It’s been rather quiet on the Mac front. Well, that’s not entirely true, we have the continuing saga of Apple versus the rumor sites. Very little has been decided in the courts, but that hasn’t stopped the Mac community at large from giving their fifteen cents. Unfortunately, the battles being waged are being clumped into one, making the debate wandering and unfocused. We have one group shouting “This is a freedom of speech issue!” while the other says (quite accurately) “This particular decision is not.” A pissing contest ensues.
But I digress. That quiet seems to be the calm before the storm that will be the release of Tiger. It’s making me nervous, much like being alone in a house for the first time. Boo! With rumor sites including the now infamous Think Secret predicting a release announcement tomorrow, the buzz may start to return to the Mac community. Then again, most of that buzz will likely be “Have you put your order in yet?” Now that I think about it, the release following the announcement by only a couple weeks seems a little strange. That leaves very little lead time for ordering. That’s significant because it will make it harder to estimate initial demand for the OS.
As for whether it’s appropriate to be releasing Tiger now, that’s entirely up to Apple and their software development people. However, by reading many messageboards, you’d think that the decision should be decided by Apple fans. We have overzealous fans who have heard through someone else that there are major bugs in Tiger and as such, they should delay until May.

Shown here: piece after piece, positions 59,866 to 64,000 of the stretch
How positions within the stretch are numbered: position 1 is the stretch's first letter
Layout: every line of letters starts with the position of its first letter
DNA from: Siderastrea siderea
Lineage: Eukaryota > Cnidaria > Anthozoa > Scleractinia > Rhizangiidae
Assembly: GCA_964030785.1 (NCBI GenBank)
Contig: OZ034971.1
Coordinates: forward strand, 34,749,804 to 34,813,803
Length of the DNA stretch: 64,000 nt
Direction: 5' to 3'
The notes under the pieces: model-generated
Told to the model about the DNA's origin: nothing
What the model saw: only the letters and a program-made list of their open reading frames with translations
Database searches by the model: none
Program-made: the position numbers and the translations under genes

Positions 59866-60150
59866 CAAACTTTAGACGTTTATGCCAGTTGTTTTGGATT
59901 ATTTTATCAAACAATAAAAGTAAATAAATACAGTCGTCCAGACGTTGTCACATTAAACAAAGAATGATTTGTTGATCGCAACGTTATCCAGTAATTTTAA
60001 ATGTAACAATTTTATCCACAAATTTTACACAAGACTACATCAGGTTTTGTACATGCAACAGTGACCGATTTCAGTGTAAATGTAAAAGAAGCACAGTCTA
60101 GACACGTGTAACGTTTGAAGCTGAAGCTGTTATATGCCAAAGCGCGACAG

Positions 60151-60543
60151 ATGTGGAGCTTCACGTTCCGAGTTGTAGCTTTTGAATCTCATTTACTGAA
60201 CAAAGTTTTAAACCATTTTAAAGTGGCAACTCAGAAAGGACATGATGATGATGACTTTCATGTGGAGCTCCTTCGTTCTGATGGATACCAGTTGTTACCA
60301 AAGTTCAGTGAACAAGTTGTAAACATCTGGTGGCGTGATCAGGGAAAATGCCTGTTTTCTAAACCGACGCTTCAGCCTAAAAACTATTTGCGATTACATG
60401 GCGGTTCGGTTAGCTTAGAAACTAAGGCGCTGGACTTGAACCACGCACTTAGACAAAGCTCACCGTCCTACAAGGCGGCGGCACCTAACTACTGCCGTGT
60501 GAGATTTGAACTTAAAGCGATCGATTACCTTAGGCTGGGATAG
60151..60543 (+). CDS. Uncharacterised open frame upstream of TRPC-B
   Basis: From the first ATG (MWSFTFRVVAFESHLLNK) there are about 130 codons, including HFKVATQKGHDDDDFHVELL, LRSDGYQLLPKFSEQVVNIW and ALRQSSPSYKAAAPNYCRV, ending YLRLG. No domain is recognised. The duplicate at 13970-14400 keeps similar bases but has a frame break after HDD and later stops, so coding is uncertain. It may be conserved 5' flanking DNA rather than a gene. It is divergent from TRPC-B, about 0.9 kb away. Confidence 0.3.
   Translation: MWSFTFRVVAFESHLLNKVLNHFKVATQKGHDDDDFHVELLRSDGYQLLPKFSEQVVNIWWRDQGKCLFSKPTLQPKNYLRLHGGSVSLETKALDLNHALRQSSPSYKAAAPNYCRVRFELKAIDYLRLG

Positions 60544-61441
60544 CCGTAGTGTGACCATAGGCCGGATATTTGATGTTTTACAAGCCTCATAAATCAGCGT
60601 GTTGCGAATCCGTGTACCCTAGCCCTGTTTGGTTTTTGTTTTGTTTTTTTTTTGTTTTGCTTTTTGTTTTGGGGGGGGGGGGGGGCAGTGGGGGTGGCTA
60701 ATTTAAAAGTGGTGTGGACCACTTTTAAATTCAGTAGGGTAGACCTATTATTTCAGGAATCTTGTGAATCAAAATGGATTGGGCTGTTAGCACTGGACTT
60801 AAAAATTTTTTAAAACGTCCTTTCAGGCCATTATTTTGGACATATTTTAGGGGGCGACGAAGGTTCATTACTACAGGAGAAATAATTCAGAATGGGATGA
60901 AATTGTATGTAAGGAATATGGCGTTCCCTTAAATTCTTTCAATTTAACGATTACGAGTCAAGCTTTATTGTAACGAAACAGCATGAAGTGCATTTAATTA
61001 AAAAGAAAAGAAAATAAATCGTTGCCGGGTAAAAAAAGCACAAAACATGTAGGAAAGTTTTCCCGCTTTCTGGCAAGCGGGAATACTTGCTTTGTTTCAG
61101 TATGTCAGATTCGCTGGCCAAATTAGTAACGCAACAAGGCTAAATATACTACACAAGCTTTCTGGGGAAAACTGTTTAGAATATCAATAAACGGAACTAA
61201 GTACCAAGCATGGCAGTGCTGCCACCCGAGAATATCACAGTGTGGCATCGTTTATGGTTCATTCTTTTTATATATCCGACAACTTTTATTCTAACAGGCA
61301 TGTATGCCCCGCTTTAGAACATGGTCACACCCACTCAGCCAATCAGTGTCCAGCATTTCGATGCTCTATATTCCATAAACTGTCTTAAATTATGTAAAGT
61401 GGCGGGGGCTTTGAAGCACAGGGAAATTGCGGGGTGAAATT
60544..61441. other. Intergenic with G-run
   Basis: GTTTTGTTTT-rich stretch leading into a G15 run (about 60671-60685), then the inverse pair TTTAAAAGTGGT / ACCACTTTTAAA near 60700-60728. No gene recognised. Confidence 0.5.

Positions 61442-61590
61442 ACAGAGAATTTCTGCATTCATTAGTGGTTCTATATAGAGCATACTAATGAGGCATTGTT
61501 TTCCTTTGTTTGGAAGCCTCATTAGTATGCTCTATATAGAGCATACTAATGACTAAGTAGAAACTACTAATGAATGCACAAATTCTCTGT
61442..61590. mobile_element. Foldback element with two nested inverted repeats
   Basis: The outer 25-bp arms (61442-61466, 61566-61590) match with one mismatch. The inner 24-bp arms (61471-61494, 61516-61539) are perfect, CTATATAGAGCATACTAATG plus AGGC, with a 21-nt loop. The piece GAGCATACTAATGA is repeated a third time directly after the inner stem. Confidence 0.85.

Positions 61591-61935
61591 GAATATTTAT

There’s a few things wrong with that. First, it’s coming through a third-party source, which amounts to “friend of a friend of a friend” many times. “My brother knows this guy that has a friend that’s a developer that has access to Tiger builds and he says they are buggy” is not a reputable source for information. I’ve heard conclusively that Tom Cruise is gay that way.
However, let’s assume that the source isn’t made up. The next part of the argument that fails muster is the definitive way in which Tiger is being pronounced “buggy”. A developer is saying this. We are assuming that the program the developer is working on doesn’t make assumptions about the behavior of a particular API (which happens all the time) or use a deprecated API call. Maybe, just maybe, the program is buggy, and not the OS. This of course goes back to the fallacious logic gem “it worked before, therefore the blame lies with what changed”. This doesn’t always apply when programming.
If an API call is faulty in some way, we are making the gross assumption that its severity is high, affecting daily computing. Further, it makes the assumption that the bug actually causes something to fail or even does something that’s not cosmetic. Also ignored is the number of bugs. What about the complexity of the issue as far as diagnosing, fixing, and testing go? Software engineers working on Tiger itself are most likely incapable of properly estimating these things. Their managers might better be able to do this, but then again, it’s only an estimate (and may not be right).
That’s a whole lot of assumptions. I’ll put them into a list to better summarize them.
- The source is:
- Aware of the scope of the issues
- The bugs affect usability.
- The bugs are non-trivial to:
That seems like a rather tenuous position to take now, doesn’t it? I’d love to see Tiger’s release announced tomorrow, but I won’t freak out if it isn’t either.